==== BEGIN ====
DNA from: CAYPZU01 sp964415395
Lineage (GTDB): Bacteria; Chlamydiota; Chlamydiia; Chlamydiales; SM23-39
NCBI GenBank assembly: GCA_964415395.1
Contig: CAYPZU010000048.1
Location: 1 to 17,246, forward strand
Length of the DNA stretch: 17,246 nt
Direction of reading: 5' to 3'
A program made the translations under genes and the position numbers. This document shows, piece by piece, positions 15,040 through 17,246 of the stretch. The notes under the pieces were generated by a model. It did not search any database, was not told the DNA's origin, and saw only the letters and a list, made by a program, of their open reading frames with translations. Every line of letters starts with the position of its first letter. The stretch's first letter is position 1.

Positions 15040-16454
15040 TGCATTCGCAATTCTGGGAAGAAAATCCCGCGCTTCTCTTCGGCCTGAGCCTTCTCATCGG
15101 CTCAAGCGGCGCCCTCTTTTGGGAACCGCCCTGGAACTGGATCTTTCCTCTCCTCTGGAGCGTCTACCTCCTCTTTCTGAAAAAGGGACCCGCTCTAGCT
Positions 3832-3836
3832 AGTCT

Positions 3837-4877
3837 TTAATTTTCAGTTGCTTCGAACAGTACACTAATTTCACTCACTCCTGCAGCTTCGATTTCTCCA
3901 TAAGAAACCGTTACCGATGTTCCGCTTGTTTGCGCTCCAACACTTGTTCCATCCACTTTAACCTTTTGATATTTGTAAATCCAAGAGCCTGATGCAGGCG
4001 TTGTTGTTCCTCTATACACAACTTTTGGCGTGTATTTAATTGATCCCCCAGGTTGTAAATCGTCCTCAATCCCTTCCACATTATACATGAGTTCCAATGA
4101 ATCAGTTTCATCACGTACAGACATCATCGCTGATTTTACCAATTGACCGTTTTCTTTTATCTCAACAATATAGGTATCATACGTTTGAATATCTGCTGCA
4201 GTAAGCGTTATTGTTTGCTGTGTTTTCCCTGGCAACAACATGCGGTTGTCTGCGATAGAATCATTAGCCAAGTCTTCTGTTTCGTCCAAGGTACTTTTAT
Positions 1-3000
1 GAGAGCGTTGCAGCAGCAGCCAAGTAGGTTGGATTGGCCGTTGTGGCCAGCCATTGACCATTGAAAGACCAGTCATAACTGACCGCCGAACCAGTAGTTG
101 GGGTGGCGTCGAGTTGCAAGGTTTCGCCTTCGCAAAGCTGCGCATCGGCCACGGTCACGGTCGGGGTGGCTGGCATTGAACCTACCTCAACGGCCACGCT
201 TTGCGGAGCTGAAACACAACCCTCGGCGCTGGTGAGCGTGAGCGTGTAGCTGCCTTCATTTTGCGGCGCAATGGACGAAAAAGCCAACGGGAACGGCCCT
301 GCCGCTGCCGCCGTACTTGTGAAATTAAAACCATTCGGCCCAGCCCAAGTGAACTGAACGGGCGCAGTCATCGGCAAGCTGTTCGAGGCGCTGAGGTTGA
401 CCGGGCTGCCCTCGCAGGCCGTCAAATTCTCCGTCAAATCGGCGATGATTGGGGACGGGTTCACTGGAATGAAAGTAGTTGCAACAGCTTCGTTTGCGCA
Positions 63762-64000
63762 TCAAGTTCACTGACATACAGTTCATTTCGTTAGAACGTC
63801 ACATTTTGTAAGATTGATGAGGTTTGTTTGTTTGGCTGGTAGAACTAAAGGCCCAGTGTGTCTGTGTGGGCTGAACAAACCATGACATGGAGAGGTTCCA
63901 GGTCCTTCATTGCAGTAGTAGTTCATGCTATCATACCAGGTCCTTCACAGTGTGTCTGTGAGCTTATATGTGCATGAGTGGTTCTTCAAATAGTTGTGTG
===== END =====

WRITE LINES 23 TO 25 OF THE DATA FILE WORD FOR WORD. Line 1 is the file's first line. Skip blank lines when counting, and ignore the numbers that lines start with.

201 TTGCGGAGCTGAAACACAACCCTCGGCGCTGGTGAGCGTGAGCGTGTAGCTGCCTTCATTTTGCGGCGCAATGGACGAAAAAGCCAACGGGAACGGCCCT
301 GCCGCTGCCGCCGTACTTGTGAAATTAAAACCATTCGGCCCAGCCCAAGTGAACTGAACGGGCGCAGTCATCGGCAAGCTGTTCGAGGCGCTGAGGTTGA
401 CCGGGCTGCCCTCGCAGGCCGTCAAATTCTCCGTCAAATCGGCGATGATTGGGGACGGGTTCACTGGAATGAAAGTAGTTGCAACAGCTTCGTTTGCGCA